If you're going to accuse a politician of improperly spending money or you are questioning disparities in their statements you should really think about what you are talking about before you shoot your mouth off. You might get embarrassed:
When Jim Barnett tried to raise eyebrows about a Bernie Sanders television ad buy last week, Sanders' campaign had a ready response. A Sanders spokesman said the campaign had spent about $30,000 on the ad buy. Records at South Burlington TV station WCAX showed him spending only $13,668, said Barnett, the chairman of the Vermont Republican Party. "Right now, there is a $16,000 gap in the facts," said Barnett. "U.S. Rep. Sanders needs to explain where the rest of this money was spent." That's easy, said Jeff Weaver, Sanders' campaign manager. "There's more than one broadcast station," he said.
When I was at the Center for Public Integrity, we once asked the Pentagon for some financial disclosure forms and were told that yes, they had the forms on file, but no, we couldn't see them, because these disclosures were not to be dislcosed to the public.
This "kissing your sister" form of disclosure, as I thought of it then, came to mind as I read some of the disclosure provisions in the Executive Refrom Act, particularly those that call for federal procurement officials to disclose all job offers made to them or their family members by contractors (see page 13 of the PDF).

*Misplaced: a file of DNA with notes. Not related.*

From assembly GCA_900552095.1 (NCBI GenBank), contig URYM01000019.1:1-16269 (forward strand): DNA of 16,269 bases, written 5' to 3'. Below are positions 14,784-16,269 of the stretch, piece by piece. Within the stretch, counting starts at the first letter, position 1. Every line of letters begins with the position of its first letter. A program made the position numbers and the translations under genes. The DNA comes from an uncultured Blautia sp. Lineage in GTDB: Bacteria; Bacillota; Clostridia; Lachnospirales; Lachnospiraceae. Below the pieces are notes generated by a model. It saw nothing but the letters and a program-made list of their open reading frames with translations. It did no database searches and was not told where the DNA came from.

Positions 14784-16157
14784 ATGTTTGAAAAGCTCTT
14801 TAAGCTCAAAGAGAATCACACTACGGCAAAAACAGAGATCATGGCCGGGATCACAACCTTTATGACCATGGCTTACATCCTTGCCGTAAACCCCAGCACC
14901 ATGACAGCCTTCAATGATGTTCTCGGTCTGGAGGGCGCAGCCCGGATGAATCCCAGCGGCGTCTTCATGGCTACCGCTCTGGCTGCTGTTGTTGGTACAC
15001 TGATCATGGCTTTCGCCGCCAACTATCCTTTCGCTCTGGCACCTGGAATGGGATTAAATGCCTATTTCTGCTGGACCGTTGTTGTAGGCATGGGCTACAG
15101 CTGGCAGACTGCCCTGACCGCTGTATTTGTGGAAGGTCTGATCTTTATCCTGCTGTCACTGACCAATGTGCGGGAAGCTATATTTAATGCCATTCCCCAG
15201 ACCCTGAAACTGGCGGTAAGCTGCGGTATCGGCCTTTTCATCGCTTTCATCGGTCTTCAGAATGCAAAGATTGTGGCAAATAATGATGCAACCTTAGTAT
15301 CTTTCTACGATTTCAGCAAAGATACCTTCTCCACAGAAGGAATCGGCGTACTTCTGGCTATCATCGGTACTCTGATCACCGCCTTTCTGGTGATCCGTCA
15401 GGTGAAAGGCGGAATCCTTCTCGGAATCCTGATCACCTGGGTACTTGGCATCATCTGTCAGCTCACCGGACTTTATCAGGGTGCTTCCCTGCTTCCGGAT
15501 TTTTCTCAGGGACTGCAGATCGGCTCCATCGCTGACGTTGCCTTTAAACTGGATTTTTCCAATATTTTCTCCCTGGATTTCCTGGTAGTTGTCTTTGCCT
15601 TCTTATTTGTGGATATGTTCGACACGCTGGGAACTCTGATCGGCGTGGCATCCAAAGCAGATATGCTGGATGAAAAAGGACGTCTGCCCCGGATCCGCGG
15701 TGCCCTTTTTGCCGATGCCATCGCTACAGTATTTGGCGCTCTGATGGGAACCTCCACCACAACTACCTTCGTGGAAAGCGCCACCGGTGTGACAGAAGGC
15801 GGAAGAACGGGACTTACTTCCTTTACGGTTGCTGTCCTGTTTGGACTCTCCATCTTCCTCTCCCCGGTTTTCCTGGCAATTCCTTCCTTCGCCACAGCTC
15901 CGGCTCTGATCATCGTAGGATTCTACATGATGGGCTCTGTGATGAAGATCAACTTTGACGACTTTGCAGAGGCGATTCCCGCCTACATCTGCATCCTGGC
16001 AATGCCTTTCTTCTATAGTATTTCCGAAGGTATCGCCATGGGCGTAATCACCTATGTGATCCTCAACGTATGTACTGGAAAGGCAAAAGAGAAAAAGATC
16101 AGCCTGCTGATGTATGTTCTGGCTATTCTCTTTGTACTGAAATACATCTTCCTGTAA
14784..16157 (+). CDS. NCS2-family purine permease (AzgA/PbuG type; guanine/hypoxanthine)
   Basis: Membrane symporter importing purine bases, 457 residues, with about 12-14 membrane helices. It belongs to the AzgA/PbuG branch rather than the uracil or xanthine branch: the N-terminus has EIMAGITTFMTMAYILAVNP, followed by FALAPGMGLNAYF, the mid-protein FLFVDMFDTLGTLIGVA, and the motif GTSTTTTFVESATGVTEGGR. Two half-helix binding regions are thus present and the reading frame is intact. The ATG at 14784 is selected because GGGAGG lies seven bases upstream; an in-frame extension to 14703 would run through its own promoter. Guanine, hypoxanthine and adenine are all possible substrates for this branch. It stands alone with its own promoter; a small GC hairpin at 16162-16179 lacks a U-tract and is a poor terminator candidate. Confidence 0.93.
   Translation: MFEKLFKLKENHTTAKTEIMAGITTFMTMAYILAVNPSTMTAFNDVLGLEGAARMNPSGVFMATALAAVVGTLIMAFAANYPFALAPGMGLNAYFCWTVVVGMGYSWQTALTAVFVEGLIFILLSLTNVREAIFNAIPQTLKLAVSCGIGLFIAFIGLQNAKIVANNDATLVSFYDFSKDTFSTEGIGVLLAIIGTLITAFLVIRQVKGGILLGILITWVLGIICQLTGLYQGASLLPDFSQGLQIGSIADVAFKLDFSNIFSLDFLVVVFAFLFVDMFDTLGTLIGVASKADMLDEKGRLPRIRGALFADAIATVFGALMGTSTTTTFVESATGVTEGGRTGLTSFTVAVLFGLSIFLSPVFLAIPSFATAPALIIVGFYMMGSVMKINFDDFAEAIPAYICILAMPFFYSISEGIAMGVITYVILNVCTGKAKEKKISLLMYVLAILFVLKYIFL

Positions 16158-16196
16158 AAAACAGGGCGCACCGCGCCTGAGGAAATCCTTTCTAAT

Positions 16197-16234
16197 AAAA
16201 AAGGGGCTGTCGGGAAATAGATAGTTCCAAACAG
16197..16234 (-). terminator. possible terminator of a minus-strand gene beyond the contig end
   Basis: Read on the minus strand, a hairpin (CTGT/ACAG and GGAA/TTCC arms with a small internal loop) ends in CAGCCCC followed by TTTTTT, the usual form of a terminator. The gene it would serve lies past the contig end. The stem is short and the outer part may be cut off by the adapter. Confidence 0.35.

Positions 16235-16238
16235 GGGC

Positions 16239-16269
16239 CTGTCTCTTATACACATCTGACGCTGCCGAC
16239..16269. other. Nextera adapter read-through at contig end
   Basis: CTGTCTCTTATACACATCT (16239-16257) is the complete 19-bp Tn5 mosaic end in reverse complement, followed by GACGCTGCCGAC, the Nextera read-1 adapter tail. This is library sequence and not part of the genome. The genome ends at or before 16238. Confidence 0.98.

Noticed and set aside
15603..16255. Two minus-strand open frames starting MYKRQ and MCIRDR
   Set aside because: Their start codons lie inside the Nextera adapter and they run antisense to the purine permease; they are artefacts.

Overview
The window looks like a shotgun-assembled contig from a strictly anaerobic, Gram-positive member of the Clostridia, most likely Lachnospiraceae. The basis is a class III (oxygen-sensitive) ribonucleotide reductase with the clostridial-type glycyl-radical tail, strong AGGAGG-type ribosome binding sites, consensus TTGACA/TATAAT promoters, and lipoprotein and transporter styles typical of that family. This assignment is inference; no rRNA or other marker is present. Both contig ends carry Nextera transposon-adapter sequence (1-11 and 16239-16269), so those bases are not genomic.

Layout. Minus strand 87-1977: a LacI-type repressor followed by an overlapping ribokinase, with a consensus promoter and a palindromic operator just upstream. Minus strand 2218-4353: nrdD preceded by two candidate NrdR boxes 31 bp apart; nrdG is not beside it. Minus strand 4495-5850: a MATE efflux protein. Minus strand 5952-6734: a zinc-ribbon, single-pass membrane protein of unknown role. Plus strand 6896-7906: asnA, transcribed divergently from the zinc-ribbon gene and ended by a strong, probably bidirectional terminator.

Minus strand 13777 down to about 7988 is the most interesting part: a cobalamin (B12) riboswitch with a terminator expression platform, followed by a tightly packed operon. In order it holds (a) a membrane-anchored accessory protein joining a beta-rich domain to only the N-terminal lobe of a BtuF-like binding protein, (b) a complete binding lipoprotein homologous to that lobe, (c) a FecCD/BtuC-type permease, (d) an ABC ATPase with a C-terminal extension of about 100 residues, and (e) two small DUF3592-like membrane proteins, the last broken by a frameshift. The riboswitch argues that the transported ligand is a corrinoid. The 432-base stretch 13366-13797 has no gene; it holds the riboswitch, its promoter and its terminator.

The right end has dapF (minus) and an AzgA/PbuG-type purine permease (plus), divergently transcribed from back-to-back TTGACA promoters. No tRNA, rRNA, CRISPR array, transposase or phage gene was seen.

- Rep. Alan Mollohan (D-WV), under fire for possible connections between his skyrocketing finances and earmarked provisions, aimed to rebut the charges by detailing his finances in an interview with the Charleston Daily Mail.
- An energy industry lobbyist whose company Xcel Energy is facing an EPA lawsuit attended a controversial fundraiser in Colorado headlined by the current EPA chief administrator Stephen Johnson, according to the Denver Post.
- Soon to be retired Rep. Tom DeLay (R-TX) brought in $484,475 in campaign contirbutions between February 15th and March 31st which he can now convert over to his legal defense fund, according to the Houston Chronicle.
Congratulations to the Washington Post and the San Diego Union-Tribune/Copley News Service for their Pulitzer Prize wins! The Post's reporters James Grimaldi, R. Jeffery Smith, and Susan Schmidt won for their coverage of the Jack Abramoff scandal and the U-T/Copley won for uncovering the corruption of now imprisoned former Rep. Duke Cunningham. Hopefully this encourages more journalists to dig deeper into what members of Congress are up to.
According to the Sacramento Bee, Rep. John Doolittle (R-CA), who has come under fire for his connections to Jack Abramoff and his wife's job as a fundraiser, is hiring a lawyer. Doolittle's lawyer is David G. Barger "the former president of the Virginia Bar Association's criminal law section and a former assistant U.S. attorney, who later was an associate of Starr's in the Whitewater investigation." Barger is perhaps best known for his prosecutorial harrassment of a 52-year old single mother in connection to unsubstantiated claims made by Kathleen Willey that former President Bill Clinton groped her.
This Washington Post story from over the weekend provides a good look as to why Doolittle is hiring a lawyer this week.